Engadget has an interesting piece (by way of the New York Times) about a joint team of researchers from Italy, Denmark, and the US who recently sequenced the genome of one of ancient Pompeii's most well-preserved skeletal inhabitants. You've likely seen the iconic photo of his skeletal remains, lying in the corner of his dining room, like he just sat there until he was overcome by deadly clouds of volcanic gasses. It has always been a mystery as to why he (and his companion) didn't try and flee. It turns out, he may not have been able to.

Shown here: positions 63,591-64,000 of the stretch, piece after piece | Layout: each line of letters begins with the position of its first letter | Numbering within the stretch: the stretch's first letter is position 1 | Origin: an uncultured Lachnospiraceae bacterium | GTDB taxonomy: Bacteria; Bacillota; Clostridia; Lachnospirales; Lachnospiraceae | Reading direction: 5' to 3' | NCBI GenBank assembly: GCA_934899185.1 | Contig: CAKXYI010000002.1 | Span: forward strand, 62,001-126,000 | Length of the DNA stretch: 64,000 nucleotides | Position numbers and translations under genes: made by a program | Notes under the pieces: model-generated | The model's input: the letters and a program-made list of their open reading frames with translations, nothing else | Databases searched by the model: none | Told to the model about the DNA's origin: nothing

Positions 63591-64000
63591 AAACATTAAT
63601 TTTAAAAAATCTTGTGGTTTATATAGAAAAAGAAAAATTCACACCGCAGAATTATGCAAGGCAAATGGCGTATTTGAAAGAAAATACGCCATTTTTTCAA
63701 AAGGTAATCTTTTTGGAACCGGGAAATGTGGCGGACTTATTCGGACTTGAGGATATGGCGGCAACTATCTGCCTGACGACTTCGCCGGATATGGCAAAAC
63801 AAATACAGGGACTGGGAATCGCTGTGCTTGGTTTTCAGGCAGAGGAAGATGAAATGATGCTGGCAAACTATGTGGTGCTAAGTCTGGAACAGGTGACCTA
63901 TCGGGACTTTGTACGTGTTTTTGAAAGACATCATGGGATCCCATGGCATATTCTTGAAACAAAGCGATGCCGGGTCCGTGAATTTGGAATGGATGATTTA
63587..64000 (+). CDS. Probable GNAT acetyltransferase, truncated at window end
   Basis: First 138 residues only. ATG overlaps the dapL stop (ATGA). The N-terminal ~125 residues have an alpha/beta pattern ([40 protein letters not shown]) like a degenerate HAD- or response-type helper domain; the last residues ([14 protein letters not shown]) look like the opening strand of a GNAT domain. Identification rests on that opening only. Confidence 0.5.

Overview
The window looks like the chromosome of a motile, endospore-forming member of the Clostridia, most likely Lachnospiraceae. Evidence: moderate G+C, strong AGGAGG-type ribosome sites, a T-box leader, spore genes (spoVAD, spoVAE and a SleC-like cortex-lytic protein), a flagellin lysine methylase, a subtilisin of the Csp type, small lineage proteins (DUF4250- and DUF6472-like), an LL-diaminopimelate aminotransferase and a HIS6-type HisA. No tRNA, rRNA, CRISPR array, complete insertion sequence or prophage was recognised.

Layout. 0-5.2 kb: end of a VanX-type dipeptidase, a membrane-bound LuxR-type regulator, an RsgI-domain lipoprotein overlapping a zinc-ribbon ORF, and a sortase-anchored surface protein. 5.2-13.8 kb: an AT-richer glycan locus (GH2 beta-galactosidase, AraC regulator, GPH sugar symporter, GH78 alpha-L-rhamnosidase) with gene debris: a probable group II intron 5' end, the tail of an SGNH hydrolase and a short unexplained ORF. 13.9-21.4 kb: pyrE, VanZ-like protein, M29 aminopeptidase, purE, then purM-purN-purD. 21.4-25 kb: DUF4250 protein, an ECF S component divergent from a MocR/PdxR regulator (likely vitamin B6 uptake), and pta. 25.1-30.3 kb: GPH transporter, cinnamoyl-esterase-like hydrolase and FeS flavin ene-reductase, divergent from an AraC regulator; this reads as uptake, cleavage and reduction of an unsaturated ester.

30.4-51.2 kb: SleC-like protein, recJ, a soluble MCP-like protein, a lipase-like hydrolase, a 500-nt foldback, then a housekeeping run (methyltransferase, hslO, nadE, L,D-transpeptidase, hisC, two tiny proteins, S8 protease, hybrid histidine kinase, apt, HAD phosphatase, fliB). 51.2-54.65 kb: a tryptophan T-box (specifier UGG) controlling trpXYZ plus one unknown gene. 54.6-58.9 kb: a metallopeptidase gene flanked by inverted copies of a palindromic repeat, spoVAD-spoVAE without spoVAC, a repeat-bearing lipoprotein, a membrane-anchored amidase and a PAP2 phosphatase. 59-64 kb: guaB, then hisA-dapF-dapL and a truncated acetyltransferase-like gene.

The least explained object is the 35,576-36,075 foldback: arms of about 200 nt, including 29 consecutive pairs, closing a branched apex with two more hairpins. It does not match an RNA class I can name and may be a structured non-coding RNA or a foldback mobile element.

With genetic material pulled from his petrous, a dense, pyramid-shaped segment of bone that protects the inner ears, the team found that the male inhabitant of the house suffered from spinal tuberculosis, or what's better known today as Pott diesase. Associated symptoms include back pain and lower body paralysis. "The condition would have forced him to have little mobility," Dr. Pier Francesco Fabbri, one of the anthropologists who contributed to the paper, told The Times. It's very possible the man, who was about 35 years old when he died, would have had difficulty fleeing Pompeii even if he wanted to escape the burning city.